Try These 4 Tricks to Quiet Heartburn

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If you have been popping antacids like candy lately, consider making some lifestyle changes. “We can definitely be proactive,” says clinical dietician Amy Freeman, RDN, of Ocala Health. Sometimes medical factors cause heartburn. “But we can control other things,” Freeman says.

Here are just a few lifestyle changes you can make to get your heartburn under control.

1. Lose weight

Being overweight “changes the pressure of the lower esophageal sphincter (LES),” says Freeman. This is the valve that keeps stomach juices from creeping up. Imagine the LES as a fist. If you make a tight fist, you can’t see daylight through it..But if the fist is loose, you can—just as a loose LES allows acid to pass through. “Being overweight lowers that pressure,” she says. “The extra body mass prevents the LES from closing.”

2. Keep a journal

Diaries aren’t just for angsty teenagers. Freeman recommends keeping both a food log and a record of symptoms. Tracking both can help you learn what sets your body off. “If I have my morning coffee every day but get rid of chocolate and pepper and that gets rid of my symptoms, I know there’s no need to eliminate coffee,” she says. You might be surprised at what you learn. “A lot of folks will say, ‘I can’t have this,’ but that may not be true for them. By keeping a food and symptoms log, they’ll find something more specific for them.” 

3. Skip the soda

In one study, people who consumed at least one carbonated beverage a day had a 30 percent increased risk of nighttime heartburn compared with those who didn't drink bubbly beverages. Bubbles and acids in fizzy drinks—which contribute to bloating—set the stage for heartburn.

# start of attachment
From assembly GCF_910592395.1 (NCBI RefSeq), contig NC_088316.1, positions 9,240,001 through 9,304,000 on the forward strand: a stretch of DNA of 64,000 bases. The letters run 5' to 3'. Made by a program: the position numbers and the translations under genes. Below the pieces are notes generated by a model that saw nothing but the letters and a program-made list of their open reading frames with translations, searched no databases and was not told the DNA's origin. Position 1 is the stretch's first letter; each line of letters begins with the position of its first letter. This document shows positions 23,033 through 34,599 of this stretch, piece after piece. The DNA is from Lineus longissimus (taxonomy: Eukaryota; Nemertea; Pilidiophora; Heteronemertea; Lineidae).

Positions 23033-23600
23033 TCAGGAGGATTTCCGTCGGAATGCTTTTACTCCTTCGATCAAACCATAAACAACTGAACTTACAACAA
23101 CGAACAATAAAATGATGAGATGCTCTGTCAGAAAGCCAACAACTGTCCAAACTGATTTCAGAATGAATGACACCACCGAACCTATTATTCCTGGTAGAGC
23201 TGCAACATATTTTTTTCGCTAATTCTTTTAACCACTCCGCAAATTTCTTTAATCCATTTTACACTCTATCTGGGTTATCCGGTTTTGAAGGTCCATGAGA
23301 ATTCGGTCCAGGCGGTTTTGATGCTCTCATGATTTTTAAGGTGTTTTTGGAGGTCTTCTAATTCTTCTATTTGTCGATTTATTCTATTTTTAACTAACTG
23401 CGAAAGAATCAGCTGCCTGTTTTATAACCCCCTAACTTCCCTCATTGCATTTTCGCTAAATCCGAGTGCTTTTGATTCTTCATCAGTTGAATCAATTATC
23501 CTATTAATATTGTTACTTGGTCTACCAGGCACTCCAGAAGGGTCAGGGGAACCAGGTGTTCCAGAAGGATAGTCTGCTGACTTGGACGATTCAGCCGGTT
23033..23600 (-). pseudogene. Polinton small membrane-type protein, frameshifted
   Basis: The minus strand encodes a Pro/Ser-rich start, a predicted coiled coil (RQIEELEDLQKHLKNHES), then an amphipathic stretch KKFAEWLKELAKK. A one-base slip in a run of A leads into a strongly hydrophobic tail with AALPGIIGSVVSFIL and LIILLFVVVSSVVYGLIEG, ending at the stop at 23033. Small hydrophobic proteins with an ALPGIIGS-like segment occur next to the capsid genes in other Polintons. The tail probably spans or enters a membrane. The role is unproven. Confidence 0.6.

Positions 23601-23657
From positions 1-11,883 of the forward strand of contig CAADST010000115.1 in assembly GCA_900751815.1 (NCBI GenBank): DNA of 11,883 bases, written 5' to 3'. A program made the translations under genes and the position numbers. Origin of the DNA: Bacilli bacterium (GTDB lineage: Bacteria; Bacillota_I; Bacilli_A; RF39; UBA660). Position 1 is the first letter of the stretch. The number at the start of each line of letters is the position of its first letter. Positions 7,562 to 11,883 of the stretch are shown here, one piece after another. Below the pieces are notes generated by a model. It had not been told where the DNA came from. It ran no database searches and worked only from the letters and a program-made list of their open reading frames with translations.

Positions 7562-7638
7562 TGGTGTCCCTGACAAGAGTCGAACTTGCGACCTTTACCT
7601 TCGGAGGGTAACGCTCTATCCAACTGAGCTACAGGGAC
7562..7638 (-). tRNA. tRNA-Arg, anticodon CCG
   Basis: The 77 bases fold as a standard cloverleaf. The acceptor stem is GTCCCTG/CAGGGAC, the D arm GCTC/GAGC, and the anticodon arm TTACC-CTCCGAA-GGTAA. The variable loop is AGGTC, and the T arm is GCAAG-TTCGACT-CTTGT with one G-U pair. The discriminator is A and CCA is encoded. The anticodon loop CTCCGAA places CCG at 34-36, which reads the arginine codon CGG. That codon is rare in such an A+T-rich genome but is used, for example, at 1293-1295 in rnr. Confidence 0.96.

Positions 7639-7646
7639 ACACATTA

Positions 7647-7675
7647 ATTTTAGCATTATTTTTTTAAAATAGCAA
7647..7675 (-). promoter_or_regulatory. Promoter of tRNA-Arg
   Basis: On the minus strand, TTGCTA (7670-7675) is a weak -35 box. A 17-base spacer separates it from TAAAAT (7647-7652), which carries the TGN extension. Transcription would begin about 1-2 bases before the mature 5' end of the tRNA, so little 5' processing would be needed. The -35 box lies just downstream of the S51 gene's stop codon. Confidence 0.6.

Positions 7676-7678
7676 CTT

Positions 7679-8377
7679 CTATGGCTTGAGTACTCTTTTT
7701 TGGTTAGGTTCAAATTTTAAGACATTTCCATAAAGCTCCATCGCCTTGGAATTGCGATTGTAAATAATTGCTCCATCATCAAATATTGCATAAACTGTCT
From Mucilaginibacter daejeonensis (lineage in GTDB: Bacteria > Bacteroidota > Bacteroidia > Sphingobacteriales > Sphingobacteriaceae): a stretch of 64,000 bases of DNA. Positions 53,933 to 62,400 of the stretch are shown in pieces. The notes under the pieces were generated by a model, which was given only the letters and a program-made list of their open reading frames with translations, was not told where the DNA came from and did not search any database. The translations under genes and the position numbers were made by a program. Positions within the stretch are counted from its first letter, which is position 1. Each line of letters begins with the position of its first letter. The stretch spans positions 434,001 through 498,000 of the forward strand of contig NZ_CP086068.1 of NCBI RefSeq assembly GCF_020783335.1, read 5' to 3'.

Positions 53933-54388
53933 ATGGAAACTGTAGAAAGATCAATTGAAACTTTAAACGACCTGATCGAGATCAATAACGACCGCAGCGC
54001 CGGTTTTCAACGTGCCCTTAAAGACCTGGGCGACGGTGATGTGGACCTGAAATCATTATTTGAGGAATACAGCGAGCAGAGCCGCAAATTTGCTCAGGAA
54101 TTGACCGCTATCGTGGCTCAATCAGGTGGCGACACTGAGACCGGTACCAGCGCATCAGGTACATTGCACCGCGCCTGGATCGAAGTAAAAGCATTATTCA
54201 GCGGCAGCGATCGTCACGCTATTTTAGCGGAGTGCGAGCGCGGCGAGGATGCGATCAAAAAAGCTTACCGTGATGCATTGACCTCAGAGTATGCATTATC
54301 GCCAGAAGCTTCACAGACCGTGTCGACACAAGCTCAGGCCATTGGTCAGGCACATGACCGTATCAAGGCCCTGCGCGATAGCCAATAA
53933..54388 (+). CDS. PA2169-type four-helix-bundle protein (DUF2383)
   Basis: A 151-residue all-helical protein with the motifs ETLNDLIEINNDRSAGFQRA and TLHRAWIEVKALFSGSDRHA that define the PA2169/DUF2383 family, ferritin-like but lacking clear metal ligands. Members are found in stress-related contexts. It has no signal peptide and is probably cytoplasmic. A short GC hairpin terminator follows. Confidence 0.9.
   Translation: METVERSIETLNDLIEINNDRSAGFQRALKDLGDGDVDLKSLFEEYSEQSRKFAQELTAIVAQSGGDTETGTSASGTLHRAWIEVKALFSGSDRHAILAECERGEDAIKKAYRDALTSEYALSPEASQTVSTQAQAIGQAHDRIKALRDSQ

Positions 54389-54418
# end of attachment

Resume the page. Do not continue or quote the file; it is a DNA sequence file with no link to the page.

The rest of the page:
4. Bump up your dinner

Avoid eating for at least three hours before bed, says Freeman. In another study, people who went to bed within 3 hours of dinner were 7.5 times more likely to have gastroesophageal reflux disease (GERD) compared with people who waited for at least 4 hours after dining to go to bed.

If you’re still up and about while your stomach is working, “We’re not in that prone position and working against gravity,” Freeman says. More ways to make gravity your friend: Sit up straight while eating and consider raising the head of your bed.

Fanning the flames

Almost everyone experiences heartburn at some point in his or her life. And more than 40 percent of people in the United States have heartburn at least once a month. About 10 percent of us get it daily (ouch). Whatever bucket you fall into, take heed if heartburn becomes more than an occasional annoyance. Chronic heartburn could be a sign of GERD—a condition that, when left untreated, increases the risk of esophageal cancer.

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